By Louise Agostino.
Mandy is a new film by director Panos Cosmatos, who employs a similar hallucinatory dream-like atmosphere as in his debut film Beyond the Black Rainbow.
Mandy came out at this year’s BFI and a week later finding itself in independent cinemas.
Well for starters I had to have paracetamol after the pounding film score by the late Jóhann Jóhannsson (Prisoners, Sicario, Arrival) whom the film dedicated itself to at the end credits. Like a teddy bears picnic gone horribly wrong, Jóhannsson employs something akin to the Italian horror maestro band Goblin and even employs the whimsy of David Lynch’s Twin Peaks. Jóhannsson makes this quite unique.
Basic really, Mandy presents a couple in love. Mandy (Andrea Riseborough) who looks a lot like Shelly Duvall From The Shinning and Red (Nicholas Cage). Mandy and Red are so comfortable with each other’s skin that communication is arbitrary but being almost telepathic, gives the couple a better insight into each other’s core emotions and existence.
Mandy and Red live in a secluded area away from civilization. Their house looks like a 80s greenhouse furnished with wood and a small telly. Enduring a pattern of symbolic dreams bridging from childhood and foreseeing the future, Mandy knows something is foreboding. They don’t really talk about it but you can see the anguish through their communications. It is also unclear why they live there although Red remarks they should leave, they don’t (classic horror trope). The film gets dark after Mandy witnesses a car of strange degenerates, which takes the narrative to a clearly illogical journey. Determining the next series of outcomes.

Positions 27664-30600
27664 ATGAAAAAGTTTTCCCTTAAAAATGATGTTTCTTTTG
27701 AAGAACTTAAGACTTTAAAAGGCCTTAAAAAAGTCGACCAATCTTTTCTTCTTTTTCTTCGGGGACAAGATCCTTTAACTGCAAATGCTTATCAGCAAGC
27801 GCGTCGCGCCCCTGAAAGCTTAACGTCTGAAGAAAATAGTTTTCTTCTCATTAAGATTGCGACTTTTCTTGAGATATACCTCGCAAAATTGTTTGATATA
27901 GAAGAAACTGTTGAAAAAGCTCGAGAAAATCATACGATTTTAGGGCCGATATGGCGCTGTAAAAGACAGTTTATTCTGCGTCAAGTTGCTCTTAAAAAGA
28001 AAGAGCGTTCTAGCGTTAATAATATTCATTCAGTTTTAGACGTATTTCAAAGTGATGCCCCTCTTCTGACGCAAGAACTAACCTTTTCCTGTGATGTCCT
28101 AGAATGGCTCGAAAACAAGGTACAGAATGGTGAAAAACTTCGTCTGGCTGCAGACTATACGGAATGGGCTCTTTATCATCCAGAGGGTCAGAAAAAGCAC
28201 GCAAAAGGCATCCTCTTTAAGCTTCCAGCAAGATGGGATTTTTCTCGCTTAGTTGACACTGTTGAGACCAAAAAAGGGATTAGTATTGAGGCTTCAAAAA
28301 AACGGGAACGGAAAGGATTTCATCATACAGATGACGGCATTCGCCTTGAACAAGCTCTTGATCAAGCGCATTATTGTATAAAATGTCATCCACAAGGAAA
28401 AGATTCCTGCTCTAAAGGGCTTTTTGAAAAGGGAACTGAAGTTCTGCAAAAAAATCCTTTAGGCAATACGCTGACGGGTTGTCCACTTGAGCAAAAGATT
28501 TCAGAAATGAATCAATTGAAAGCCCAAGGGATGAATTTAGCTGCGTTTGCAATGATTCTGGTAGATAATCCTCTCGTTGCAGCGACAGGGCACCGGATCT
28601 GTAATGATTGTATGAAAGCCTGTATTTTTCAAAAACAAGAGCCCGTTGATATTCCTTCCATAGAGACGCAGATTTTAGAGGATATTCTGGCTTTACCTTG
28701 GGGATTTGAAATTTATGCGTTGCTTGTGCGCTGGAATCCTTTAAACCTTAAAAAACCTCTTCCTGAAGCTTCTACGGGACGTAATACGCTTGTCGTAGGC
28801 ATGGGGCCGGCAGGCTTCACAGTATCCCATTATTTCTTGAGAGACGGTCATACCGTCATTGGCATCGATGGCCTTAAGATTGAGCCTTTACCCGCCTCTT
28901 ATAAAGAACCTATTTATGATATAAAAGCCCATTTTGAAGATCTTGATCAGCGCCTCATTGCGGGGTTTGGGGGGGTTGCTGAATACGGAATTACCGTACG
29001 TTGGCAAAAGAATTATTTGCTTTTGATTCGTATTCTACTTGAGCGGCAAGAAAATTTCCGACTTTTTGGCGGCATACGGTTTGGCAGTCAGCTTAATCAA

Since the backstory is so minimal, Mandy (the film) has so much more personality going on. It is the congealing of its imagination and the score, which Panthos uses and makes Mandy a gut-wrenching horror experience, both poetic and strange. The acting is also sparing and played down. It is a role perfect in the hands of Cage. When he does give the audience raw emotion it is delightful and quite manically hilarious. Riseborough on the other hand, has some serious inner emotions. It is through her eyes that gleam with fear and brings out the seriousness and disgust to this story. As a couple they are believable and what you would expect from a couple crazy in love.
Mandy is a film that runs off adrenalin. Assuming you are going for the right reasons will go nuts for this hectic nightmare.
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